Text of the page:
Backyard Beekeeping


Beekeeping can be an exhilarating, satisfying activity that teaches you a great deal about honey bees, one of nature’s wonders. The following information will ensure best practice management for the safety of the beekeepers, their families, neighbours and the bees and their hive.

Definitions:

Nucleus (Nuc)  – a smaller hive in which larger bee colonies can expand into. The nucleus provides options for good animal husbandry and hive management to prevent swarming.  

Honey super – a honey super consists of a box in which eight to 10 frames are hung. Honey bees collect nectar and store the processed nectar in honeycomb, which they build on the frames.


General requirements

  • Applicants must live in a single family home with a fenced backyard.
  • Each participant’s bee site is limited to one beehive.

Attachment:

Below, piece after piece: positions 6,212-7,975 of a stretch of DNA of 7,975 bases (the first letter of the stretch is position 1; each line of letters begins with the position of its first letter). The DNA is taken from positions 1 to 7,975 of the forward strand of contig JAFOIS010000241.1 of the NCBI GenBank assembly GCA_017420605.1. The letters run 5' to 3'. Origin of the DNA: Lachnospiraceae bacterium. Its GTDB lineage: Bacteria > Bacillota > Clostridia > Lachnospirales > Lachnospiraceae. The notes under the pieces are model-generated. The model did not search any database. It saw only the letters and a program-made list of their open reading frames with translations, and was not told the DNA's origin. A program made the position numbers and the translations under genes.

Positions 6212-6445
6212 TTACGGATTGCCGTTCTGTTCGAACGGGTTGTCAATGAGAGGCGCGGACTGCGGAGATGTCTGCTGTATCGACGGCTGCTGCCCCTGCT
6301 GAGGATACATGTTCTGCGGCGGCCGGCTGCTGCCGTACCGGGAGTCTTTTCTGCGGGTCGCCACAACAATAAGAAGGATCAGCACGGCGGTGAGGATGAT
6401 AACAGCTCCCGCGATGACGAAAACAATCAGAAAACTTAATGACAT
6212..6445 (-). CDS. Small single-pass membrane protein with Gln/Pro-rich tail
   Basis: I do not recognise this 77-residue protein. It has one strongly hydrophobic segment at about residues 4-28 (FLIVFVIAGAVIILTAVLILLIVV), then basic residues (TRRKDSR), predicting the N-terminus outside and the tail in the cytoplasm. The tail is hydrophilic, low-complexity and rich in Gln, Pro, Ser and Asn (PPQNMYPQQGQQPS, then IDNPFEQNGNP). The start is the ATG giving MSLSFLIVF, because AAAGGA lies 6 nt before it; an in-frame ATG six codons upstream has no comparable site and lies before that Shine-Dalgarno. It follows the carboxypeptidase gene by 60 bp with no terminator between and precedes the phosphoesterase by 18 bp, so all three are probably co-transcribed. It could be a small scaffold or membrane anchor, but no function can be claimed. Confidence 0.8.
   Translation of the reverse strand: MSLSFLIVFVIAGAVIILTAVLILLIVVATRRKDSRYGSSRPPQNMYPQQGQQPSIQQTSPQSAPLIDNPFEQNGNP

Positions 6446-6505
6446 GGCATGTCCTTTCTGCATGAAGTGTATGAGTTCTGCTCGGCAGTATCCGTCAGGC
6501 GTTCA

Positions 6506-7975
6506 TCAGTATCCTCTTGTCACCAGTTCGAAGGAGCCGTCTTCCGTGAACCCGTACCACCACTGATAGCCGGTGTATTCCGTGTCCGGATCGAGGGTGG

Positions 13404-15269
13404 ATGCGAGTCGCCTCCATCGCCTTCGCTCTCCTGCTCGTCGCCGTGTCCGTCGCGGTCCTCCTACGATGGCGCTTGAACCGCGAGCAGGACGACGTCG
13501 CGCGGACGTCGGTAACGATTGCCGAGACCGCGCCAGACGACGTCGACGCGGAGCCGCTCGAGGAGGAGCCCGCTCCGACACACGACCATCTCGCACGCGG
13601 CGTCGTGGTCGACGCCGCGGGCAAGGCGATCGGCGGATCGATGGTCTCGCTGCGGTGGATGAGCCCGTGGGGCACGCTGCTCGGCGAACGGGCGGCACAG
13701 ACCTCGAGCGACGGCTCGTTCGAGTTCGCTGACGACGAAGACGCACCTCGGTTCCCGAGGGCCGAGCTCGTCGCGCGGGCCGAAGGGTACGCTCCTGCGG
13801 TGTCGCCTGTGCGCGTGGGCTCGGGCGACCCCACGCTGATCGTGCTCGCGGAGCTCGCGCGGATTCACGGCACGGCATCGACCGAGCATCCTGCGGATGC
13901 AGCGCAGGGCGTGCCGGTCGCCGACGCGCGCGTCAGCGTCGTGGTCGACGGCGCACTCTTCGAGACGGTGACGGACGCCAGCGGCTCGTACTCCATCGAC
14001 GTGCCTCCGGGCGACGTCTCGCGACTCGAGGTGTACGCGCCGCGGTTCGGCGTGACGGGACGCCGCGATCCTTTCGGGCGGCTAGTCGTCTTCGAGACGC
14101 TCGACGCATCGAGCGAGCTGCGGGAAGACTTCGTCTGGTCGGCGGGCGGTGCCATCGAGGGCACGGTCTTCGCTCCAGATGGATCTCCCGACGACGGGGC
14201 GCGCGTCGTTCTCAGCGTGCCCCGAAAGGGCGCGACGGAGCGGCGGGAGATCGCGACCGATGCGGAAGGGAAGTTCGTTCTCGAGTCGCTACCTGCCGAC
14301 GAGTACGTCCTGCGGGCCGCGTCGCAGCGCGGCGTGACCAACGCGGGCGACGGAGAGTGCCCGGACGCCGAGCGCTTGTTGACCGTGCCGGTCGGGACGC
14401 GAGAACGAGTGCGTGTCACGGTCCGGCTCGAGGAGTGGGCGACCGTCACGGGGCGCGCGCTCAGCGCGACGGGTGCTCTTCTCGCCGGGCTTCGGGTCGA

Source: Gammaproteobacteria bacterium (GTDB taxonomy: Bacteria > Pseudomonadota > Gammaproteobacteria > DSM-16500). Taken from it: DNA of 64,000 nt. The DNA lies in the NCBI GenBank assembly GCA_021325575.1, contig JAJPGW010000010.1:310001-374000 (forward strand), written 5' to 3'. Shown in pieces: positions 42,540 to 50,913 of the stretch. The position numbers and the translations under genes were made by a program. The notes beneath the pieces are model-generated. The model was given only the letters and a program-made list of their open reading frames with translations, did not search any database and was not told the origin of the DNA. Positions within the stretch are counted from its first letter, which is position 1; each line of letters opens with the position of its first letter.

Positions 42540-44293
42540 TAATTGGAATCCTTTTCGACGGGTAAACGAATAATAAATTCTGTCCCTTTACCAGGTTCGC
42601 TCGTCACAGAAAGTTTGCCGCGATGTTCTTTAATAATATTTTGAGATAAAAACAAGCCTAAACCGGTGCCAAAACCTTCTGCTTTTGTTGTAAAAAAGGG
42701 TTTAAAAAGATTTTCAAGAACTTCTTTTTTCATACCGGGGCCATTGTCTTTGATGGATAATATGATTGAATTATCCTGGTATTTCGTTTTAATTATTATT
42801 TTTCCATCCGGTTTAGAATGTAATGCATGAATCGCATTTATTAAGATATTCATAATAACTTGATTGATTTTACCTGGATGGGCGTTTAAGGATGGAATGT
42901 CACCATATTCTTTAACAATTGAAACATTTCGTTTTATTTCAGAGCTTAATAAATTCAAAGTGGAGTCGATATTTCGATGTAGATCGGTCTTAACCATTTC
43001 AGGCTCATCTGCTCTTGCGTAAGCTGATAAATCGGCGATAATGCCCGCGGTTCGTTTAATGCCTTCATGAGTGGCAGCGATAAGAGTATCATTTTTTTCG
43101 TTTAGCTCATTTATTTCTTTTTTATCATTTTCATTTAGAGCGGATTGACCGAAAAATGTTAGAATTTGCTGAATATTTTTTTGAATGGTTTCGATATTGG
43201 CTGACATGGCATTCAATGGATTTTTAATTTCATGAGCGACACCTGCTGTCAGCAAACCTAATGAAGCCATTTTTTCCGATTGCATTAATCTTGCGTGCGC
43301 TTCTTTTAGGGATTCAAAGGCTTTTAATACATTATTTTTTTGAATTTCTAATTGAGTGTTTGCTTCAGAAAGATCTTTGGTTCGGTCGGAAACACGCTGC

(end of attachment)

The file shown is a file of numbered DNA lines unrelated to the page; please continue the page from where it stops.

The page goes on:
• Each site must also keep a nucleus (nuc) hive, in order to prevent swarming. As licence holders may only have one bee colony on their property at a time, if a second colony forms within the nuc they must notify the Environmental Inspector and work with a bee keeping community to have them relocated as soon as seasonably possible.
  • The beehive and nuc must be within your fenced back yard and must be placed at least three metres (m) away from all adjacent property lines unless neighbouring properties are separated by a solid fence or hedge at least two m high.
  • The beehive and nuc must be a minimum of three m from public rights-of-way (lanes, pedestrian pathways, sidewalks, etc.) or private roads.
  • Your backyard bee site must be located at least 25 m away from public places including schools, playgrounds, sports fields and hospitals.

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The application process

All individuals interested in participating in the Backyard Beekeeping Pilot Program must submit a completed application and submit the following documents with the completed application:

After the application has been submitted:

  1. The Environmental Inspector will review the application package and will contact the applicant regarding any missing information or concerns. The applicant is responsible for resolving the issues, then updating the application.